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Publication Detail
The association between low socioeconomic status with high physical limitations and low illness self-perception in patients with juvenile idiopathic arthritis: results from the Childhood Arthritis Prospective Study.
  • Publication Type:
    Journal article
  • Publication Sub Type:
    Comparative Study
  • Authors:
    Verstappen SMM, Cobb J, Foster HE, Fu B, Baildam E, Wedderburn LR, Davidson JE, Ioannou J, Chieng A, Hyrich KL, Thomson W
  • Publication date:
    03/2015
  • Pagination:
    382, 389
  • Journal:
    Arthritis Care Res (Hoboken)
  • Volume:
    67
  • Issue:
    3
  • Status:
    Published
  • Country:
    United States
  • Language:
    eng
  • Keywords:
    Activities of Daily Living, Adolescent, Arthritis, Juvenile, Child, Child, Preschool, Cost of Illness, Cross-Sectional Studies, Disability Evaluation, England, Female, Health Services Accessibility, Health Status Disparities, Humans, Linear Models, Male, Motor Activity, Odds Ratio, Predictive Value of Tests, Prognosis, Prospective Studies, Referral and Consultation, Rheumatology, Self Concept, Severity of Illness Index, Social Class, Surveys and Questionnaires
Abstract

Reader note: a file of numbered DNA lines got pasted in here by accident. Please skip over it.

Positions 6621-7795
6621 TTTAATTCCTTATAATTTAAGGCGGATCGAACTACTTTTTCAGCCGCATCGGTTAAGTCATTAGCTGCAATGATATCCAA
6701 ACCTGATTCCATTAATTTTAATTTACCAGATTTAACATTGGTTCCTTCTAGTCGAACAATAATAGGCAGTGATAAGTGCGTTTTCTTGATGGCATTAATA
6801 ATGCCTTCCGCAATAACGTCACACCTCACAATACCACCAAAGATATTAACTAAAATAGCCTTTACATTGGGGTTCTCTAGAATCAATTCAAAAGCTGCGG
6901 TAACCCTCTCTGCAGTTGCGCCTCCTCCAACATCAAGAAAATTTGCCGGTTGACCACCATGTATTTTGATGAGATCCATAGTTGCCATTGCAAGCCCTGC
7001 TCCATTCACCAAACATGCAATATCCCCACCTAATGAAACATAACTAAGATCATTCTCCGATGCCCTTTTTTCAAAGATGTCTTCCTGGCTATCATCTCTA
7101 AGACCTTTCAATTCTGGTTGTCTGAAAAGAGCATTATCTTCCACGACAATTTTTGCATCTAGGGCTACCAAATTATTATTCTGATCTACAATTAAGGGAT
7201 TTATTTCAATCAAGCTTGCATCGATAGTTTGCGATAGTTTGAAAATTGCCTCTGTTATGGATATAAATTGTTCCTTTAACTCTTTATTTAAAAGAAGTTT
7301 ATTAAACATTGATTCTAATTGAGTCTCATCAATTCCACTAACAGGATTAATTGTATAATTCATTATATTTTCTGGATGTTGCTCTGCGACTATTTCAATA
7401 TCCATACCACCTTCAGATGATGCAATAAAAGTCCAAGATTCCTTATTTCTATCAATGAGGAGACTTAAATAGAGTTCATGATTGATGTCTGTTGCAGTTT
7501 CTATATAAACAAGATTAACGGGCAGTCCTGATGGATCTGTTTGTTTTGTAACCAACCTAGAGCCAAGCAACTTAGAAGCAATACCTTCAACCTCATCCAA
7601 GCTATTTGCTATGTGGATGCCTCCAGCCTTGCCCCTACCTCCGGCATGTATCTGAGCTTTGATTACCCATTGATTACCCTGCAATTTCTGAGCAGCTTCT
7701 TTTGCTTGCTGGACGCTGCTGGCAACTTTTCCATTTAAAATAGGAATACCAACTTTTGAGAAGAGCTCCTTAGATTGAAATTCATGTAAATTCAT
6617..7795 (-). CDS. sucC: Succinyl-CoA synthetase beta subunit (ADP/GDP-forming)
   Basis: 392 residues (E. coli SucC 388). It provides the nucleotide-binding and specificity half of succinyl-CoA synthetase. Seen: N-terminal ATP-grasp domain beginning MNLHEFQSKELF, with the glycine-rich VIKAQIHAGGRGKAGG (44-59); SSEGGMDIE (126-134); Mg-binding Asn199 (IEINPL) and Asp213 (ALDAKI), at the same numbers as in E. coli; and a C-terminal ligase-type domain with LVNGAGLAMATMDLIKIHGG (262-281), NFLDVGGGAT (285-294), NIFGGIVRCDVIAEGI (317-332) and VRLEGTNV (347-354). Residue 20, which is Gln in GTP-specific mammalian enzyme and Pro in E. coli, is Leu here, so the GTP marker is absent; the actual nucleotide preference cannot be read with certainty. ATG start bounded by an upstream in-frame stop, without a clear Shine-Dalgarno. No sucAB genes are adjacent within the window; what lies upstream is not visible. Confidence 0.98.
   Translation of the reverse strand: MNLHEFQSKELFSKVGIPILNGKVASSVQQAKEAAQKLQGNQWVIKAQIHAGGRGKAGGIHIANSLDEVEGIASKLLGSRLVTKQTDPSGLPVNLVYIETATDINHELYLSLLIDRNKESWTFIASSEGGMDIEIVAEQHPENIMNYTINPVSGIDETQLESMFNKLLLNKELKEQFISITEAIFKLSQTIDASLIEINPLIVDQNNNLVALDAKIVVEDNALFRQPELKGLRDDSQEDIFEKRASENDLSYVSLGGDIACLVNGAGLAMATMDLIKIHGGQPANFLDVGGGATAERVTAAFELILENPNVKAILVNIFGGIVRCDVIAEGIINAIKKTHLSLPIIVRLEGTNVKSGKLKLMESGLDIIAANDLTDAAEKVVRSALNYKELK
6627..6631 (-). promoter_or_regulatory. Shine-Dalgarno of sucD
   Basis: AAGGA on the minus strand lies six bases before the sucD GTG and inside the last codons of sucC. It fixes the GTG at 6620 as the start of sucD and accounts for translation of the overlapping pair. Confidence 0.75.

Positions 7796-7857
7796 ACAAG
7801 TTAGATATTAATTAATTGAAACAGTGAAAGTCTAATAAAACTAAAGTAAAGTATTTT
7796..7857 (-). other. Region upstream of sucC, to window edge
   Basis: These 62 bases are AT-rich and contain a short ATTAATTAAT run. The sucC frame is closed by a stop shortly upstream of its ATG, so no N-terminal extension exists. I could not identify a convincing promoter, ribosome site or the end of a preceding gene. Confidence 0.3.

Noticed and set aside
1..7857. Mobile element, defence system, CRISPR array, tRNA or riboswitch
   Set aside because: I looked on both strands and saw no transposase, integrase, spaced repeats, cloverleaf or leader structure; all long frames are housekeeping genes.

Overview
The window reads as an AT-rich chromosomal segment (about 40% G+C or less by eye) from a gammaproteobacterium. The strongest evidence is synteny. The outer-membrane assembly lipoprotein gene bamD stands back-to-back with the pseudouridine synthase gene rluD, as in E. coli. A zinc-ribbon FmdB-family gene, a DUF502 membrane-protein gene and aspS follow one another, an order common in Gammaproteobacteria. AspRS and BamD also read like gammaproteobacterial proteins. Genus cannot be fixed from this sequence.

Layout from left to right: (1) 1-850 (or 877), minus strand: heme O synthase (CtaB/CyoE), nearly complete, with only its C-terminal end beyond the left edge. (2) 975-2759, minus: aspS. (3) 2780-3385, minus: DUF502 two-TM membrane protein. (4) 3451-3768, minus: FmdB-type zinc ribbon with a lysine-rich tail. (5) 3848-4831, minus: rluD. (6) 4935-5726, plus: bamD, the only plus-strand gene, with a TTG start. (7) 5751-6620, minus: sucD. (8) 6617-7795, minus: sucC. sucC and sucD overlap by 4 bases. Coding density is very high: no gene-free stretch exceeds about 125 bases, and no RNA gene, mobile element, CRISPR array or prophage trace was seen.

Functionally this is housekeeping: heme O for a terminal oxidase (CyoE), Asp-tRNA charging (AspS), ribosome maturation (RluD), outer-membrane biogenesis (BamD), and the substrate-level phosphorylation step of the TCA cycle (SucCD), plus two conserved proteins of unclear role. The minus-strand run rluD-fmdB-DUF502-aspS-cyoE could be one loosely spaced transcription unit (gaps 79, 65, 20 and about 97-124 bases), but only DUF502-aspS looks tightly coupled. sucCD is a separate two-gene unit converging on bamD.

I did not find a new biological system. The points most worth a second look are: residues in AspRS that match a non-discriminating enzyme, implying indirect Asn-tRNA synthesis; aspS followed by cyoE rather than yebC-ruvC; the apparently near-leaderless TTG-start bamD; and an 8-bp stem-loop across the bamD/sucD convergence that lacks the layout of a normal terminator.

OBJECTIVE: To examine the association between socioeconomic status (SES) and delay to a pediatric rheumatology clinic, disease severity, and illness perception in patients with juvenile idiopathic arthritis in England. METHODS: Using the Index of Multiple Deprivation, 923 consecutive children from the Childhood Arthritis Prospective Study were assigned to SES groups: high-SES (19.1%), middle-SES (44.5%), or low-SES (36.4%). At baseline, disease activity was assessed, and the Childhood Health Assessment Questionnaire (C-HAQ), the Illness Perception Questionnaire, and the Child Health Questionnaire, version Parent Form 50, were completed. Linear median regression analyses or zero-inflated negative binominal (ZINB) regression analyses were used. RESULTS: Delay to first pediatric rheumatology consultation was the same between the 3 SES groups. Although disease activity scores assessed by the pediatric rheumatologist did not differ between the 3 SES groups, persons in the low-SES group recorded higher C-HAQ scores compared to the high-SES group (zero-inflated part of ZINB odds ratio 0.28 [95% confidence interval (95% CI) 0.14, 0.55], count part of ZINB β 0.26 [95% CI 0.05, 0.48]). Parents with low SES also reported more often that their children's school work or activities with friends had been limited. Furthermore, the low-SES group had a worse perception about the consequences of the disease and the effect of treatment than those in the high-SES group. CONCLUSION: Patients from a low-SES background report more problems with daily activities and have a lower perception of the consequences of the disease than patients from a high-SES background, warranting special attention from a multidisciplinary team.
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